Since Valentines day, All In Your Head  has been on a mission – to keep sharing stories and to continue the conversation around domestic abuse and coercive control.

A really exciting arm to the project has developed which has seen the team delivering creative wellbeing workshops to survivor groups through Southall Black Sisters, and Solace Women’s Aid, where applied theatre approaches are used in workshops with survivors alongside clips of the play to encourage conversation and self expression.

For want of a better word, this is the 'cure' side of the project. Working to create safe communities for people with lived experience to unite, process and continue to heal.

Our 'prevention' work is also taking place in schools, colleges and universities where young people are being encouraged to discuss and unpick what healthy and unhealthy relationships look like, what red flags might be – all the while using drama exercises as a rehearsal for real life.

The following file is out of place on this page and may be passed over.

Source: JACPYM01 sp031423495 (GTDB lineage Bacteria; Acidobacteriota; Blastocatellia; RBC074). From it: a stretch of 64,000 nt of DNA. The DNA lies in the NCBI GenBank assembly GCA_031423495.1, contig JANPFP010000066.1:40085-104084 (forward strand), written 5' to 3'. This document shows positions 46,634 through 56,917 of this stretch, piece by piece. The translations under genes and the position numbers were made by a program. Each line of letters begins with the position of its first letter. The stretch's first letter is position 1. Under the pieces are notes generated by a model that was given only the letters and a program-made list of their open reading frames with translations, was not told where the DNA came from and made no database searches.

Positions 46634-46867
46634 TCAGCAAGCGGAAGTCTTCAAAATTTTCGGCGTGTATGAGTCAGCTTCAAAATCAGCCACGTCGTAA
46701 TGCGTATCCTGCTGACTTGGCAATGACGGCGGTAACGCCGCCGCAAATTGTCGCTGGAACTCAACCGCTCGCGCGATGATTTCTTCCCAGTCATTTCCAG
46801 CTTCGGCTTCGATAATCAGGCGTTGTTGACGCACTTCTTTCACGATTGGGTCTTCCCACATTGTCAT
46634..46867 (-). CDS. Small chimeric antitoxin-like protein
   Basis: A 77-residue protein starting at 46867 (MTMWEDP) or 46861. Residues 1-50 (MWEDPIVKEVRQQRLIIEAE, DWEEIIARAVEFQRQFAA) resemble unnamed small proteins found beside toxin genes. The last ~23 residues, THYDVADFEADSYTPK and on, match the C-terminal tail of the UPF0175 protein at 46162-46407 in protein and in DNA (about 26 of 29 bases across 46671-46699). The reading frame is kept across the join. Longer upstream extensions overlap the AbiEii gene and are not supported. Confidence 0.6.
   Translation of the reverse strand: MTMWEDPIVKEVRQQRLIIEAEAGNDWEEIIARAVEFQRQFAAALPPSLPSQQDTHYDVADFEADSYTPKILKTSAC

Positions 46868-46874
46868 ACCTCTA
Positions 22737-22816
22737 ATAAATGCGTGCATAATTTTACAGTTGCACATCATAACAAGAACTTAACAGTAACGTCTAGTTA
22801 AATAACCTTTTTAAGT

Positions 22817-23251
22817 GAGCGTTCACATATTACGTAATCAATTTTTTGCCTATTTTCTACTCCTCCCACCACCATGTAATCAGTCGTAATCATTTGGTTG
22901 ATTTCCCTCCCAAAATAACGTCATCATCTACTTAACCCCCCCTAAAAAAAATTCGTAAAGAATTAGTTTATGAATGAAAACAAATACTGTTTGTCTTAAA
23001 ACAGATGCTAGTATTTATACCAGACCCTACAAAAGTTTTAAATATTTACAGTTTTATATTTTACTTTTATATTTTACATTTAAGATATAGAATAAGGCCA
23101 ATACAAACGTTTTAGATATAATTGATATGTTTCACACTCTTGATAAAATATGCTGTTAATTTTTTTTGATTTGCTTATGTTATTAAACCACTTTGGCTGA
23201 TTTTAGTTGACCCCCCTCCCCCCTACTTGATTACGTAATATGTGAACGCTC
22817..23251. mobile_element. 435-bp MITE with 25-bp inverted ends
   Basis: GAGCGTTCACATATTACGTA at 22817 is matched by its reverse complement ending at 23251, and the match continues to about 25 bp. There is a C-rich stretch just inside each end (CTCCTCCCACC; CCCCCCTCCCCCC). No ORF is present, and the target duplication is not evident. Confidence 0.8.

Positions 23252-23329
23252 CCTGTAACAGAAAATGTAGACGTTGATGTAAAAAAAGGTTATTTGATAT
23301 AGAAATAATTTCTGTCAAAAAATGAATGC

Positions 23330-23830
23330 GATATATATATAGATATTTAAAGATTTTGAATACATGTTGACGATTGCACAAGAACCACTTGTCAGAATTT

The newest project to develop came from a school approaching the team to see if we could do anything to combat 'toxic masculinity’ – I jokingly responded ‘how long have you got?’ – arguably most women and men have been battling it their whole lives. You can read how excessive masculinity is linked to high suicide risk for men, here.

After some discussion with the school about how young men as young as 12 to 13 were displaying very problematic misogynistic behaviour towards female students we designed a three hour intensive workshop for a small group of students. We brought in spoken word artist Patrick Evans, and used creative writing as a way of encouraging young men to express themselves on their identity, and gender roles in both relationships and society.